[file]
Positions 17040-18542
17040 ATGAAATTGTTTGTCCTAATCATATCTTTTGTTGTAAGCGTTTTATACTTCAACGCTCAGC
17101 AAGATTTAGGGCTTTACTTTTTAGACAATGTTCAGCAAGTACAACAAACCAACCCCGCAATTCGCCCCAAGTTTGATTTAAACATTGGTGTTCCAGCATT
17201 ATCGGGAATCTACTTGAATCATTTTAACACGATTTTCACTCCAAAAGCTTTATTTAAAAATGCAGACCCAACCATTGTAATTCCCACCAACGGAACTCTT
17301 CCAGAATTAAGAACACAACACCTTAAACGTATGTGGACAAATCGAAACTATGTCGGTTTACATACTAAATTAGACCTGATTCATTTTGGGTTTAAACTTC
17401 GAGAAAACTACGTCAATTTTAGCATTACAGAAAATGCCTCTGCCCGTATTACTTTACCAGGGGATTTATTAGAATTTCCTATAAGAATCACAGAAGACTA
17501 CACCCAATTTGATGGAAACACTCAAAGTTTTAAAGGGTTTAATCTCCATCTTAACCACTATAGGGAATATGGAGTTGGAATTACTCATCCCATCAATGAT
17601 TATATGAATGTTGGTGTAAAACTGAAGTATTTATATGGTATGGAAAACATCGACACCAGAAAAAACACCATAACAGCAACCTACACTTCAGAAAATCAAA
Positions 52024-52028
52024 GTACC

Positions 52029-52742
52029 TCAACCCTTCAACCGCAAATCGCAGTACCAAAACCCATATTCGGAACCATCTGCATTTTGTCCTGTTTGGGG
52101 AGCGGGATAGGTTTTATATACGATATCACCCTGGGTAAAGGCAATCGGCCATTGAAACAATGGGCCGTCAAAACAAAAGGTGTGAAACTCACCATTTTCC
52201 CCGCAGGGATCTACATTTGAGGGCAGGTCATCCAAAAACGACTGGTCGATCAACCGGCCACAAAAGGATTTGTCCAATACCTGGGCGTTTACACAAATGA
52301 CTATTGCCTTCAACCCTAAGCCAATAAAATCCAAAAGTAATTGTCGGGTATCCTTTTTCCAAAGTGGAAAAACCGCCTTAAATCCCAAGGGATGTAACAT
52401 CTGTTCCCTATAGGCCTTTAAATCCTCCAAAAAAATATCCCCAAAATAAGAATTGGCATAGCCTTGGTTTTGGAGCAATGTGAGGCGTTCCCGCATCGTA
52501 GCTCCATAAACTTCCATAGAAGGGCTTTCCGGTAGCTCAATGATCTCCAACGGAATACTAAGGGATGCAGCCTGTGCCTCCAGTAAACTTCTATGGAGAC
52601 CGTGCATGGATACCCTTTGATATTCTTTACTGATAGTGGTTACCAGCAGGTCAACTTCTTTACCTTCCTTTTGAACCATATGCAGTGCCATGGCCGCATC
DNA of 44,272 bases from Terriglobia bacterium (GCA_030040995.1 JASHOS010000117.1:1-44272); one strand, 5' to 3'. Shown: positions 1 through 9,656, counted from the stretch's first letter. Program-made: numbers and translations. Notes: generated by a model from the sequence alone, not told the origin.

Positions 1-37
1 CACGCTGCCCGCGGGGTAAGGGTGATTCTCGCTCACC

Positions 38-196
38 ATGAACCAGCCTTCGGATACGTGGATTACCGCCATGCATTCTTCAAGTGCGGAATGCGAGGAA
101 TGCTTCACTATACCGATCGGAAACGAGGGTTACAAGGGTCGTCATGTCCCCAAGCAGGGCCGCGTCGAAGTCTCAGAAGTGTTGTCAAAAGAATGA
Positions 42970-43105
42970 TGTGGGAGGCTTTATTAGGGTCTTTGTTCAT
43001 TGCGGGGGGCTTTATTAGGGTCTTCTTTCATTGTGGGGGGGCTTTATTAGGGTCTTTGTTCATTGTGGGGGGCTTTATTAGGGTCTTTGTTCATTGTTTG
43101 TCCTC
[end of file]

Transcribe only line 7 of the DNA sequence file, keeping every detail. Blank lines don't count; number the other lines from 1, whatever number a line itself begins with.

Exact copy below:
17501 CACCCAATTTGATGGAAACACTCAAAGTTTTAAAGGGTTTAATCTCCATCTTAACCACTATAGGGAATATGGAGTTGGAATTACTCATCCCATCAATGAT